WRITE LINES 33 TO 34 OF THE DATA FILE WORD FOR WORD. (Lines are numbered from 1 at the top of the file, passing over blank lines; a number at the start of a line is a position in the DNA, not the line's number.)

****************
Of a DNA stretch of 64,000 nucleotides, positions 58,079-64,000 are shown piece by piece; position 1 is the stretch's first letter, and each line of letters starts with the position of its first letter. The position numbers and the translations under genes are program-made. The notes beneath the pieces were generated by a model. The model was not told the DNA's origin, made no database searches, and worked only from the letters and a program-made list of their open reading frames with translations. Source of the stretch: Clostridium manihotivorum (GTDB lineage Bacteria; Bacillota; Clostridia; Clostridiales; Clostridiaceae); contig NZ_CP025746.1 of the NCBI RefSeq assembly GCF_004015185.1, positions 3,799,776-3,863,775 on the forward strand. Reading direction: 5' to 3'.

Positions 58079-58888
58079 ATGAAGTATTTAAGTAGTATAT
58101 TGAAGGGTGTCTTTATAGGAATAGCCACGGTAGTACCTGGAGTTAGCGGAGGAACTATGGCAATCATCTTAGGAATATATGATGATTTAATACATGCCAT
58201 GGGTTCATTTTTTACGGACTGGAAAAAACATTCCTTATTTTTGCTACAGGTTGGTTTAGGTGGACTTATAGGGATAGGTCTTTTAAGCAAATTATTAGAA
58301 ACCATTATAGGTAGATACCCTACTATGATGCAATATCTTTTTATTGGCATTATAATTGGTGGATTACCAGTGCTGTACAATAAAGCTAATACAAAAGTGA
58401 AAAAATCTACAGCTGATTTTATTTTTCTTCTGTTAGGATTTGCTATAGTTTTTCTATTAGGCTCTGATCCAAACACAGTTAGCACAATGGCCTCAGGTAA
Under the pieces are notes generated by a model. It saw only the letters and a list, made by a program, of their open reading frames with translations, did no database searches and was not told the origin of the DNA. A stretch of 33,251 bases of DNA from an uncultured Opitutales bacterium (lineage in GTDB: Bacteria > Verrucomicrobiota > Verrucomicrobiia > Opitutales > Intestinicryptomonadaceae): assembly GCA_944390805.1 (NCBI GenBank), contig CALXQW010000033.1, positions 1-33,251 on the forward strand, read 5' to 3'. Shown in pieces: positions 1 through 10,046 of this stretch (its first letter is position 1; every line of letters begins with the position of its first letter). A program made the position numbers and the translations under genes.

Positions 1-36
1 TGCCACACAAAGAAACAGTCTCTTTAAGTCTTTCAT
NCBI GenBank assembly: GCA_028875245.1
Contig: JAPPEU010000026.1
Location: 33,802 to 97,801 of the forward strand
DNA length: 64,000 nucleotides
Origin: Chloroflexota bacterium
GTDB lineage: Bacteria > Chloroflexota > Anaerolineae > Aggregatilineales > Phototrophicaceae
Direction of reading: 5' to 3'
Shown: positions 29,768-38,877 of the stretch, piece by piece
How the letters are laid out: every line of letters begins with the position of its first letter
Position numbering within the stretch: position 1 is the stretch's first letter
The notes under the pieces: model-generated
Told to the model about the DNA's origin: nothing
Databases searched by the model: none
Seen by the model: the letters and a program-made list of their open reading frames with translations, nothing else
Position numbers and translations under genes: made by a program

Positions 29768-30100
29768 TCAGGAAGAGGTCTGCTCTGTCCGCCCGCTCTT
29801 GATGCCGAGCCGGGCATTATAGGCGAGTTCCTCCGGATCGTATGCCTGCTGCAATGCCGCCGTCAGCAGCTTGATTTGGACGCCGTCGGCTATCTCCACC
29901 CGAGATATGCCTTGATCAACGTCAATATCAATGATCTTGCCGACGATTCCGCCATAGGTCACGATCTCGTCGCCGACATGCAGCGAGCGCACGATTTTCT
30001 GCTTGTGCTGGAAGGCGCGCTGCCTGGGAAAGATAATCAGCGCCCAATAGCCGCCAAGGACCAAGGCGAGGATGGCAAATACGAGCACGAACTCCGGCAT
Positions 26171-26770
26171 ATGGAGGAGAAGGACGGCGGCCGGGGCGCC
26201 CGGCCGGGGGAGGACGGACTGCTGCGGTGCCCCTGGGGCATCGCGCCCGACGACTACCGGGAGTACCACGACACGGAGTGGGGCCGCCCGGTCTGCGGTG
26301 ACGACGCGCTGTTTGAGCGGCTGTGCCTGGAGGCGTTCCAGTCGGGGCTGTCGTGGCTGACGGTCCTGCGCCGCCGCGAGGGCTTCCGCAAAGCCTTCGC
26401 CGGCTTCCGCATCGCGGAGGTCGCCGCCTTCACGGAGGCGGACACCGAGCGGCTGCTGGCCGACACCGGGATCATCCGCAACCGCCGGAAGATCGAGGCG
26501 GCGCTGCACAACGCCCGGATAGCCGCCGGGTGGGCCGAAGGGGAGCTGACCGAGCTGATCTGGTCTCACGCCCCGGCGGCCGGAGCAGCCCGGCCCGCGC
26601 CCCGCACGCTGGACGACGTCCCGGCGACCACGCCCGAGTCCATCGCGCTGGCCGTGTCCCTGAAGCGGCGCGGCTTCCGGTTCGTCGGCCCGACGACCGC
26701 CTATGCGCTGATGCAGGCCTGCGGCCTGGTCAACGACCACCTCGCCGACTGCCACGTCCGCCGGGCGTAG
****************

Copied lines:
26201 CGGCCGGGGGAGGACGGACTGCTGCGGTGCCCCTGGGGCATCGCGCCCGACGACTACCGGGAGTACCACGACACGGAGTGGGGCCGCCCGGTCTGCGGTG
26301 ACGACGCGCTGTTTGAGCGGCTGTGCCTGGAGGCGTTCCAGTCGGGGCTGTCGTGGCTGACGGTCCTGCGCCGCCGCGAGGGCTTCCGCAAAGCCTTCGC